I’ve played it. And so have you, probably. But if you’re like me, you’ve given the mini-golf course and the people who run it almost no thought. That will change when you pick up June Melby’s entertaining and loving memoir of her family’s Tom Thumb Mini Golf course, “My Family and Other Hazards.”
Melby’s parents were schoolteachers in a small Iowa town. One summer they bought a mini golf course, and every summer after, starting when Melby was 11, they packed up their three girls and spent the summer running a Wisconsin mini golf. It was an unlikely purchase for a farm boy who became a teacher of physics and chemistry and a school librarian, and Melby wonders what her parents could have been thinking. It was lots and lots of fun, but running Tom Thumb required a great deal of hard work, and the three girls were required to do their share of it: selling tickets, selling snacks, painting, and covering up hazards when it rained.
Hazards. That’s the technical term for the obstacles on the course, and provide Melby’s work with its structure. Each of the 18 hazards has a name and a story, and each becomes a chapter. Each hazard also provides an abstraction that Melby uses as a jumping off point into the themes she explores: family, work and fun, love, among others.
Hole #5, for example is the Horse. It’s a child’s rocking horse, and the person who built the course cut off the springs and placed it there. “Duct tape holds the horse together. Also, fiberglass, paint, and cement on the back . . . “ Melby writes. “A forty-pound toddler would crack the thing now. It is an artifact, perhaps, something for a museum. Or a dumpster.” Hole # 5 is about history – mini golf was invented in the 1920s, an offshoot of real golf that an enterprising resort owner built, perhaps to keep the wives and children of his golfers entertained. It took off in the 1930s. Melby also explains the origins of Putt-Putt golf, if you’ve ever wondered (I have).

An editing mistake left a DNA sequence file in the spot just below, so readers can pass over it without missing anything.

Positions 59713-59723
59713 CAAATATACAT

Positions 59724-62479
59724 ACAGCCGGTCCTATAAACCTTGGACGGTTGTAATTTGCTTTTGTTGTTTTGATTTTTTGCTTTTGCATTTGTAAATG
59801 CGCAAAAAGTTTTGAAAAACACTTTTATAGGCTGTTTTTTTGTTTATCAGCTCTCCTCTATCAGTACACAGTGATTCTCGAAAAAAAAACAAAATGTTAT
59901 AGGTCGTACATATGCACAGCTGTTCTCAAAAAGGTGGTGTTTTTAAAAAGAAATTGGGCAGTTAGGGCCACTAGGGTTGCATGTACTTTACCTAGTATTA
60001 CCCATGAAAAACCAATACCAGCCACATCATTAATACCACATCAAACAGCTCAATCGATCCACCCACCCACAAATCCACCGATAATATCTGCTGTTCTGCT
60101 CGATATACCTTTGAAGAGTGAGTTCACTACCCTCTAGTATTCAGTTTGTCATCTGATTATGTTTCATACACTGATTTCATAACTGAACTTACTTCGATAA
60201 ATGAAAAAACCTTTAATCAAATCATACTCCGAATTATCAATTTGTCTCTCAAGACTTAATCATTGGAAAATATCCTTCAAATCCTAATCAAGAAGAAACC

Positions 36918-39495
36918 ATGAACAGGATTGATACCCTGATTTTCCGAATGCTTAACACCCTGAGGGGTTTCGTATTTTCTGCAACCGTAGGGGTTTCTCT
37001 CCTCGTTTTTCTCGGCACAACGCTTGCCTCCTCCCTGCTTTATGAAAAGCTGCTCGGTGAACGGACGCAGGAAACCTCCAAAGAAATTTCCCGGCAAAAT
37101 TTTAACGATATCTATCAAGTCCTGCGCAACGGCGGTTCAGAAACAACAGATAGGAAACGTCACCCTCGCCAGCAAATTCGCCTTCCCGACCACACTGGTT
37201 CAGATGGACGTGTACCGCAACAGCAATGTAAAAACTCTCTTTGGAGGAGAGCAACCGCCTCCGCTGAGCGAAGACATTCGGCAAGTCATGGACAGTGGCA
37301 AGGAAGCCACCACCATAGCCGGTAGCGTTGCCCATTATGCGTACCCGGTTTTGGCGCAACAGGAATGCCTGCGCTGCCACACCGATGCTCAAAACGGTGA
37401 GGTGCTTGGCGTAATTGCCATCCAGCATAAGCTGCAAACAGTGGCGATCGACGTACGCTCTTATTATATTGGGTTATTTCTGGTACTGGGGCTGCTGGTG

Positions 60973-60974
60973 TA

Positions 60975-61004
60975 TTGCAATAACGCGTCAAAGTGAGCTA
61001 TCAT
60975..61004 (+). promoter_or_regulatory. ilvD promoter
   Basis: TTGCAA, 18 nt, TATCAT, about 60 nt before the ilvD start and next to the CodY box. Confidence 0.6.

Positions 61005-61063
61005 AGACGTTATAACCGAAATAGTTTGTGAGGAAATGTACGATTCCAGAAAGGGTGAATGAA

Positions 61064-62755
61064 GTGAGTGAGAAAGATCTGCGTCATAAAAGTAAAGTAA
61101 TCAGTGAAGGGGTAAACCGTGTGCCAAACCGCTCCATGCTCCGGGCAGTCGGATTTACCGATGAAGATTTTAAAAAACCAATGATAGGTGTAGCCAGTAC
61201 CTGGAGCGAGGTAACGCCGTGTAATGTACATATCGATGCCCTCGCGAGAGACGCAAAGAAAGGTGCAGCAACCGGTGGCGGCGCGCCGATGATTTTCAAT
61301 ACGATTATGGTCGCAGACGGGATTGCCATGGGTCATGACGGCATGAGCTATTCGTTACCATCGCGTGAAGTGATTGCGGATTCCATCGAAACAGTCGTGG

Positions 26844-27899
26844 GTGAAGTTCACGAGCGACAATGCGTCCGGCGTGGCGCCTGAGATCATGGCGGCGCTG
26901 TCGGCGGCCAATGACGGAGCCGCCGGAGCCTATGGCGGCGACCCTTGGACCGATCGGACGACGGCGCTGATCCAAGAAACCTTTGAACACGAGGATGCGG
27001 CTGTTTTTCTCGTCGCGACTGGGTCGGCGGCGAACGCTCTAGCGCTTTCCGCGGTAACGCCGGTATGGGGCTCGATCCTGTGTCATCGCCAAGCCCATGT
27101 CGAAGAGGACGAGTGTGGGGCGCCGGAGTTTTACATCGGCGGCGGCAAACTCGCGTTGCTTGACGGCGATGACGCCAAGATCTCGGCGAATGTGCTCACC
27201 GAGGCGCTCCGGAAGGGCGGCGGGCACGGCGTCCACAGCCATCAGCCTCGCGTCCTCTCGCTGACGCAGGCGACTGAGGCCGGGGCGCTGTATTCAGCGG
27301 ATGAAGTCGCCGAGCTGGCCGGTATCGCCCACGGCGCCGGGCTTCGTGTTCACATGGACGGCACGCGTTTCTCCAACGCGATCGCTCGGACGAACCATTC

Melby’s father experimented with the hazards, designing and building new ones, trying out with colored lights, barrels, and other unexpected items. Melby and her sisters grew up on the course, where they learned to be independent, discovered the benefits of taking initiative, and observed a lot of boys. Their mother learned the hard way (intoxicants) to be specific about signage. They all study the intricacies of cotton candy, popcorn, and sno-cones. Melby zig-zags between her own and the family’s history, including, for example, a story of a gig doing stand-up at a nudist colony. And then comes Hole #16, the Weird Blue Pipe Thing, and Melby’s bewilderment at her reaction to her parents’ decision to sell the mini golf.
Melby’s narrative circles through her themes, and she touches on her parents and sisters, their lives, and her own. She’s particularly good at capturing a person or type of person. One day a week every summer a group of boys from the boys camp across the lake canoed over to play mini golf.
Forty to fifty boys carried their leftovers on paper plates to our dog, Bo. ‘Please don’t feed the dog,’ we would say, but each week they were different boys, and each was away from home and his own beloved dog, and each felt a need to spoil our dog instead; to tickle his ears and tell him he was good-looking, and see if he liked to eat cotton candy (just a little) or popcorn (quite a lot).
“My Family and Other Hazards” is exceptionally funny and well-written, and worth your time. One of my favorite bits is the way Melby captures the middle-child experience. What’s yours? Let us know that, or tell us about your favorite mini golf memory, in the comments.
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